Last summer my family helped my niece Megan turn 21 by giving her an iPod for her birthday. This past week, Megan made me chortle aloud when she sent me a thank you card. "Thank you for the iPod. I love it!" she wrote. "I can't believe that you can put 3,000 songs on it and it still weighs the same!" Megan clearly demonstrated that she got the sense of humor in our family.
Likewise for my 40th birthday my family helped me celebrate by buying me an iPod (and proving Megan is 19 years ahead of me). And like my niece I gotta say that I love the device. It has already changed my life.
I will say that having read all the glowing accounts of the iPod over the past few years I was skeptical. I remember when I was in high school and Sony came out with their first Walkman, my parents were kind enough to buy me one to keep me hip to my generation. It was the size of a Bible but it was so cool to be able to walk around outside the house and listen to MY music. Thanks to Sony the dreariness of my senior year of high school was punctuated by my own personal soundtrack playing in my ears.
The iPod is to the Walkman what the telephone was to the telegraph. First the thing looks damn cool. It's a little bit smaller than a baseball card and it's got such a sleek light look that even my over abundant dorkiness quotient is minimized by my carrying it around.
I've already downloaded (or is that uploaded?) over 100 of my CDs on to the iPod and to have that much of my personal music collection at my fingertips at all times is great. It even makes the 70 hour work weeks not so overwhelming to be able to dial up one of my favorite songs whenever I want to.
Of course Megan's joke doesn't quite work in my circumstances because how to best begin using the iPod weighed me down in moments of sheer panic. First, I had to decide what CD would get the honor of being the first on my new treasure. After much thought I chose Ike Reilly's new CD Sparkle in the Finish simply because prior to receiving my gift it was the CD that was getting my constant attention. Next, knowing that it would take me some time to fill up my iPod I had to figure out what order I was going to follow in transferring my CDs. This was where things really got tricky.
My listening habits over the years have developed thusly: there are about 50 CDs in my collection that get played all the time. There are another 10-15 that get played a lot but don't quite qualify as highly as the first group. There are then those new purchases that get a play or two a day for a week as I decide whether or not they mean anything to me. There are another couple hundred that get grabbed once in awhile just before work mainly because there is a song that I just need to hear that day.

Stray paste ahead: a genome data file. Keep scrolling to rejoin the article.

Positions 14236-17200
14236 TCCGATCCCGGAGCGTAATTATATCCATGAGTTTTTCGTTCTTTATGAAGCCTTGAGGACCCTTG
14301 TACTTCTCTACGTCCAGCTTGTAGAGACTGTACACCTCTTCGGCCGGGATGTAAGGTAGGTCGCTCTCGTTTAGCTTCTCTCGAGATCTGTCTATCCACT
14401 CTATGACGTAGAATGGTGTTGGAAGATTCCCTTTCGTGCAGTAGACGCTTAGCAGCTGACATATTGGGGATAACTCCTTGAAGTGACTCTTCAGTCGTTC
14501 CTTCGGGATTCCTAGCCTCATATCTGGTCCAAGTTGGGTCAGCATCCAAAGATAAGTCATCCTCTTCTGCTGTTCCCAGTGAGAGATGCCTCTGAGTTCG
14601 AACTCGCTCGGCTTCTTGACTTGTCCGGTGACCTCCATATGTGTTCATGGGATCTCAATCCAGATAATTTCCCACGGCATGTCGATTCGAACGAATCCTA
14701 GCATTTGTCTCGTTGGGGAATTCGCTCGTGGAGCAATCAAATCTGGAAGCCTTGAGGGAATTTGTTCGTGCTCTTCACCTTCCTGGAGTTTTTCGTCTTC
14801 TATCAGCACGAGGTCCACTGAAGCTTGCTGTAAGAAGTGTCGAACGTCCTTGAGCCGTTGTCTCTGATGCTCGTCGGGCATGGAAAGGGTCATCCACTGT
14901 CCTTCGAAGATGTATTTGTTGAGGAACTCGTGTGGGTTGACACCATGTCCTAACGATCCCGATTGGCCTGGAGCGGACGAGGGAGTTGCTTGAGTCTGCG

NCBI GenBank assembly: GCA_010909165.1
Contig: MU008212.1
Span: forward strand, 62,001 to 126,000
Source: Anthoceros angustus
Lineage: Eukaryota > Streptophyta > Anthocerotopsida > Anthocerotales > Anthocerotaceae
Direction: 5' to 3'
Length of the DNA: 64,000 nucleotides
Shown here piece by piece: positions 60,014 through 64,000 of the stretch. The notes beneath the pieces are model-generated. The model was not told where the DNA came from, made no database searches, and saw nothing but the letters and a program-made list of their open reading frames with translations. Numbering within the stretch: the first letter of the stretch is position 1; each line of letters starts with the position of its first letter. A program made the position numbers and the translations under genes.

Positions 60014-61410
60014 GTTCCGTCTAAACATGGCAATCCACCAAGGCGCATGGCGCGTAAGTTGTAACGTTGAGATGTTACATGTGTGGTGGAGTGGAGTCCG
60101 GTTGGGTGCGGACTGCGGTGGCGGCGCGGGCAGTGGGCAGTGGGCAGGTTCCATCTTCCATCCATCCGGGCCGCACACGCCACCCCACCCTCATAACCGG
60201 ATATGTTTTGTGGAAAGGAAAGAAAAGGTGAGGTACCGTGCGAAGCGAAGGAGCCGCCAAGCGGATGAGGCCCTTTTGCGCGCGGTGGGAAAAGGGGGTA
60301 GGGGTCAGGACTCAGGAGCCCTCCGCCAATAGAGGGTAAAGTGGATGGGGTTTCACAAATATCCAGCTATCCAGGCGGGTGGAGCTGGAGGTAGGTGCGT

Of course my music collection is skewed towards a few favorite artists: Bob Dylan, Frank Sinatra, Liz Phair, Lucinda Williams, etc. Their music eventually was the first batch I put on the iPod. The process itself became great fun as I somehow managed to rediscover my love of Sinatra's music in particular. Yes I'm an old man but I dare you to listen to Frank's version of "It Never Entered My Mind" and try to feel things quite the same ever again.
The other thing I re-discovered is what a great songwriter John Hiatt is. After downloading my collection of his CDs, I marveled at how even how when his lesser known songs come up when I hit the shuffle option on iPod how glad I am to hear that particular song again. The man simply has a marvelous way with words.
I did decide that as I enter the era of a looming AARP membership that I will continue to try and stay in tune with what the kids are listening to. And it doesn't hurt the matter any to listen to their music on the forum that is the latest technology. Yes the iPod may already have become my latest obsession but I'm not alone. Not this time anyway.